Roger Zelazny's The Dawn of Amber

Roger Zelazny's The Dawn of Amber

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by John Gregory Betancourt
     
 

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Fans of the late Roger Zelazny's popular Amber series should flock to this workmanlike, authorized prequel, the first of a projected trilogy, by Betancourt (Infection and three other Star Trek novels). Readers familiar with the heroes Corwin and Merlin from the earlier books will soon catch on that Betancourt's protagonist, the Conan-like Oberon (aka Obere), will one…  See more details below

Overview

Fans of the late Roger Zelazny's popular Amber series should flock to this workmanlike, authorized prequel, the first of a projected trilogy, by Betancourt (Infection and three other Star Trek novels). Readers familiar with the heroes Corwin and Merlin from the earlier books will soon catch on that Betancourt's protagonist, the Conan-like Oberon (aka Obere), will one day be their father. In the realm of Chaos, Obere is as handy with his sword as with his sweethearts, serving the king of an outlying world. He is innocent of the magic that rules in his universe until he discovers he is not an orphan but has a nearly 200-year-old father, Dworkin, with vast magical abilities and many progeny from a wide assortment of mothers. Not all these siblings are loving, Obere finds. Betancourt captures the fantastic nature of the original and peppers his story with Amber-familiar terms such as Logrus, that mystical gift which enables its holders to accomplish seemingly impossible tasks and travel vast distances instantly; Trumps, the illustrated cards that assist those with Logrus to travel and even to foretell the future; and Courts of Chaos, the center of this pre-Amberian world. The narrative may lack the sparkling wit of its predecessors, but the cliffhanger ending should leave the faithful hungry for the next installment.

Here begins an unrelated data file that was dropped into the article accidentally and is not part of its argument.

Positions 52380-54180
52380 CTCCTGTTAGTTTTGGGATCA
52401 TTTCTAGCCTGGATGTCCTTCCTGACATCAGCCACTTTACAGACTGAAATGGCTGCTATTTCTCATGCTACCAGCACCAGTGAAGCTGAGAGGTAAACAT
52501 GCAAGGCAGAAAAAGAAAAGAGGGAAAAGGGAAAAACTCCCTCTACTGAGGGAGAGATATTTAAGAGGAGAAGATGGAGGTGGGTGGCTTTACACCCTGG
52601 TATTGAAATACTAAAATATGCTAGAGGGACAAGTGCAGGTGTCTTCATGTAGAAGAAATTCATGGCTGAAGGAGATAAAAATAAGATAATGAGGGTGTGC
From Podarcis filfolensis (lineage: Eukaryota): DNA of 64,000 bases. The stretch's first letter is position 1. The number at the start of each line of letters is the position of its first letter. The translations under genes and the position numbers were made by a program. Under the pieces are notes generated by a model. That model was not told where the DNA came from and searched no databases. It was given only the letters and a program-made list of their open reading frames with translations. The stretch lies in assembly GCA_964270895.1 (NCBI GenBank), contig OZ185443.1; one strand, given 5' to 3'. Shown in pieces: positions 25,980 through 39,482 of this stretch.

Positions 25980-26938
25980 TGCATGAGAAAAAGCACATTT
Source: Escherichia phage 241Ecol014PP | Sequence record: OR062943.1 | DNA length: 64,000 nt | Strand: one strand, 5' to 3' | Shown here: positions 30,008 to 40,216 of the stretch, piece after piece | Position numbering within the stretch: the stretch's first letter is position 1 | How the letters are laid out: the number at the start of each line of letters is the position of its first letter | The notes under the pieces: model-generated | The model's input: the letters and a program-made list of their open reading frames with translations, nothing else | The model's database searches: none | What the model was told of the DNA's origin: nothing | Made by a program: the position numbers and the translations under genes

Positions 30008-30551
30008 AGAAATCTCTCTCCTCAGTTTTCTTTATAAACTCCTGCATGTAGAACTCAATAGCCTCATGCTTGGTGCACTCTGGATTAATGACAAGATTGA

Snatched from the jaws of death by the mysterious figure he knows only as Dworkin, young Obere travels to the realm of Juniper, one of the lands of Shadow that mirror the Courts of Chaos. There he learns his true identity and his flawed heritage and meets his eccentric and magically powerful family for the first time. Working under authorization from the estate of the late Roger Zelazny, Betancourt inaugurates a new series that takes place in the popular world of the Amber novels. Exploring the origins of Amber itself and the nature of the world's most enigmatic character, Dworkin the "mad," Betancourt creates a thrill-a-minute series opener that should appeal to longtime fans of the previous series. For most fantasy collections.

—Library Journal

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Editorial Reviews

The Barnes & Noble Review
When Roger Zelazny died in 1995, I thought the questions I had about the Amber universe -- like how and why it was created -- would never be answered. As a longtime fan of the Amber Chronicles, I was excited to hear that the Zelazny estate had authorized a prequel trilogy to be written that explored the events that led up to the first installment in the ten-book series, Nine Princes in Amber.

While in a desperate battle against hell-creatures, the young soldier Oberon is whisked away from his kingdom by his mysterious uncle Dworkin to the shadow world of Juniper, where he meets a family he never knew he had. The enigmatic Dworkin, it turns out, is not only Oberon's father but also an exiled prince in the Courts of Chaos, the one true world. As Oberon struggles to understand Dworkin's centuries-old feud with Chaos, Juniper is attacked by the same hell-creatures that savaged his shadow world.

Like Zelazny's own fantastic Amber novels, Betancourt's The Dawn of Amber is fast-paced and filled with action and intrigue. And although the novel does begin to answer some of the questions I had regarding the creation of Amber, the cliff-hanger at the book's conclusion left me pulling out my hair waiting for the second and third books in this trilogy. Paul Goat Allen

Product Details

ISBN-13:
9780743445528
Publisher:
ibooks, Incorporated
Publication date:
03/06/2012
Pages:
222
Product dimensions:
6.00(w) x 9.00(h) x 0.51(d)

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